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Solid State of Mind

You may have notice a new technology which has emerged over the past couple of years called “Solid State Drives” or SSDs.

What are they?

SSDs are the most advanced form of storage media which we use in computers to replace traditional Hard Disk Drives, or HDDs.

What’s the difference?

Quite a bit, on an engineering level.  However, for the layperson, the key things to remember about SSDs are:

Unlike traditional Hard Disk Drives, with their platters and actuator arms, Solid State Drives have no moving parts. They are not actually ‘disks’ as they have no spinning platter but are comprised of memory chips, like the ones we use for RAM, SD cards, etc. As they have no moving parts which can break, that clicking you hear when your hard drive won’t work any more is a thing of the past. This makes them more resilient than HDDs and therefore an excellent choice for a laptop which may get jostled a lot.

They are faster than HDDs because the need to physically move drive heads to read data is eliminated. This makes them ideal for any system where reading from the hard disk drive is a bottleneck for the system’s performance.

They tend to have smaller amounts of storage.  This is due to the relative newness of the technology. Just as Hard Disk Drives started out storing 20 Megabytes of data (or less) it will take a couple of years before SSDs can compete with or surpass HDDs which can store up to 3 Terabytes or more.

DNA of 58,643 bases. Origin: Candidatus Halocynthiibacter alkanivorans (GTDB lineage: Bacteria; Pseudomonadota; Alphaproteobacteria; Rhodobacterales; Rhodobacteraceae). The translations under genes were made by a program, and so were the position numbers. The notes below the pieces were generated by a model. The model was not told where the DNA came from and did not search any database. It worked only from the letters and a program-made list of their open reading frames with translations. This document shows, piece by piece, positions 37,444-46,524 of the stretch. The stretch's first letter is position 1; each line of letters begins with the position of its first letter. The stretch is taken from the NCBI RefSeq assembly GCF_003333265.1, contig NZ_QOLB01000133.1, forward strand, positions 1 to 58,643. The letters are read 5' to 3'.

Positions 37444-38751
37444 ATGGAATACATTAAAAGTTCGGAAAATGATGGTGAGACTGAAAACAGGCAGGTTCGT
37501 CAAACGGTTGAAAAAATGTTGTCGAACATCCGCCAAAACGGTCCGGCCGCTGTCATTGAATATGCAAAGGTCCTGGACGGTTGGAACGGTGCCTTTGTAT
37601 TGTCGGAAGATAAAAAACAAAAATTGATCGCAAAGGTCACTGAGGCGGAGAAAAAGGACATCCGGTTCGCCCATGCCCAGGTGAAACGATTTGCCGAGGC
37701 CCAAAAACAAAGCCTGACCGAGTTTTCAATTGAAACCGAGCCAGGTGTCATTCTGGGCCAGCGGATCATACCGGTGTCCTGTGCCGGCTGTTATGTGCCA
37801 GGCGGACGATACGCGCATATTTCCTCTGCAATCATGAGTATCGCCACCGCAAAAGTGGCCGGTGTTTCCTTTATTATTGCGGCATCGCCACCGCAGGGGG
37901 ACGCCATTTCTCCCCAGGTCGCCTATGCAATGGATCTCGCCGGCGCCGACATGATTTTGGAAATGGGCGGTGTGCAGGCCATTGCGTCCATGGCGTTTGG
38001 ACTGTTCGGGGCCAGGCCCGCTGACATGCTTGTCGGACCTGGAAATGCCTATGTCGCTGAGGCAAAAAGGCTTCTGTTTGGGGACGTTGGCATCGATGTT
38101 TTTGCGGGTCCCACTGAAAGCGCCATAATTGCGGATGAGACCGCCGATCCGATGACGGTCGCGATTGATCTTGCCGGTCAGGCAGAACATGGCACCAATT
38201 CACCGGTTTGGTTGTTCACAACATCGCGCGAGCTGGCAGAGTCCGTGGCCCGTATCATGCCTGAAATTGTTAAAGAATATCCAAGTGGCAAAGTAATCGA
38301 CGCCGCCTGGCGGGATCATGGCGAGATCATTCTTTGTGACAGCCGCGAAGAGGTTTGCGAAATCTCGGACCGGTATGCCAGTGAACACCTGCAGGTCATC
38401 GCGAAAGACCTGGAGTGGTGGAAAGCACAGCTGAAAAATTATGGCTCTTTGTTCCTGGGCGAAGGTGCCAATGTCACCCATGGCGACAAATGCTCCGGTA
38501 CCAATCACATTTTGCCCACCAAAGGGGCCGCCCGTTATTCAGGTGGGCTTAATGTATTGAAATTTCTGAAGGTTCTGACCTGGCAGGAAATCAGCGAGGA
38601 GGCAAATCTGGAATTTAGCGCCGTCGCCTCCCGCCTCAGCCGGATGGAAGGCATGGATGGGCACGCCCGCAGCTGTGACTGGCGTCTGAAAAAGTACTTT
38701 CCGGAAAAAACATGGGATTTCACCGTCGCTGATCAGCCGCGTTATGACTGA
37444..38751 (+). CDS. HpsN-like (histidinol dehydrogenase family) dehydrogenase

They are expensive, which is another aspect of any new technology. Until all the R&D investment has been recouped, expect to pay a premium for less storage. For instance, for $200 CAD you can expect to buy an SSD with 256 GB of storage, or just enough to run Windows with some software.

Why should you care?

I would give it a few years but you can expect that whatever digital device you are using to have one of these devices. As the cost comes down, the storage goes up and the demand for SSDs in every mainstream laptop, tablet or ultra-notebook will eventually make these devices the new normal, relegating magnetic platter HDDs to large scale RAID storage in data centers

Currently, for the power user, a combined use of SDDs and HDDs may provide excellent benefit.  Utilizing the SSD for the operating system (either Windows or OS X) and having a second HDD for storage of media, such as music, picture or video.  The computer would benefit from the speed increase of the SSD and the greater storage capacity of the HDD will easily hold even the most extensive media collection.